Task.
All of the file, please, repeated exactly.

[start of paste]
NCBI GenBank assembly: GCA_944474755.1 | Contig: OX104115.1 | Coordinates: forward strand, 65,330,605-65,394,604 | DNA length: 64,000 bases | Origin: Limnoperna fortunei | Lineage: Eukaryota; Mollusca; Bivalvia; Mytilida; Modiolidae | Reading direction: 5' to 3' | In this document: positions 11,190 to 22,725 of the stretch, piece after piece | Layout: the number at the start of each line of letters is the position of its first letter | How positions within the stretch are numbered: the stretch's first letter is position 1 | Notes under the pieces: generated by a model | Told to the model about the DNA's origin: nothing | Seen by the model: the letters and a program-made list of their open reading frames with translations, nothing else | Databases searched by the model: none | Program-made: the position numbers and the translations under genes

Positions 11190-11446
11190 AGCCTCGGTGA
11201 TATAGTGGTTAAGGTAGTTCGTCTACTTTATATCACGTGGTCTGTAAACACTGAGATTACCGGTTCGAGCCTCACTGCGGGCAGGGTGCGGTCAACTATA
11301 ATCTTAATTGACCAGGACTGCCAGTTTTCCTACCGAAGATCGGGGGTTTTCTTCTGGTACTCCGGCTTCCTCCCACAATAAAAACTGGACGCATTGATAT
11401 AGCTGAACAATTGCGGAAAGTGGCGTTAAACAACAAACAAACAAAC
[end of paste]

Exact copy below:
NCBI GenBank assembly: GCA_944474755.1 | Contig: OX104115.1 | Coordinates: forward strand, 65,330,605-65,394,604 | DNA length: 64,000 bases | Origin: Limnoperna fortunei | Lineage: Eukaryota; Mollusca; Bivalvia; Mytilida; Modiolidae | Reading direction: 5' to 3' | In this document: positions 11,190 to 22,725 of the stretch, piece after piece | Layout: the number at the start of each line of letters is the position of its first letter | How positions within the stretch are numbered: the stretch's first letter is position 1 | Notes under the pieces: generated by a model | Told to the model about the DNA's origin: nothing | Seen by the model: the letters and a program-made list of their open reading frames with translations, nothing else | Databases searched by the model: none | Program-made: the position numbers and the translations under genes

Positions 11190-11446
11190 AGCCTCGGTGA
11201 TATAGTGGTTAAGGTAGTTCGTCTACTTTATATCACGTGGTCTGTAAACACTGAGATTACCGGTTCGAGCCTCACTGCGGGCAGGGTGCGGTCAACTATA
11301 ATCTTAATTGACCAGGACTGCCAGTTTTCCTACCGAAGATCGGGGGTTTTCTTCTGGTACTCCGGCTTCCTCCCACAATAAAAACTGGACGCATTGATAT
11401 AGCTGAACAATTGCGGAAAGTGGCGTTAAACAACAAACAAACAAAC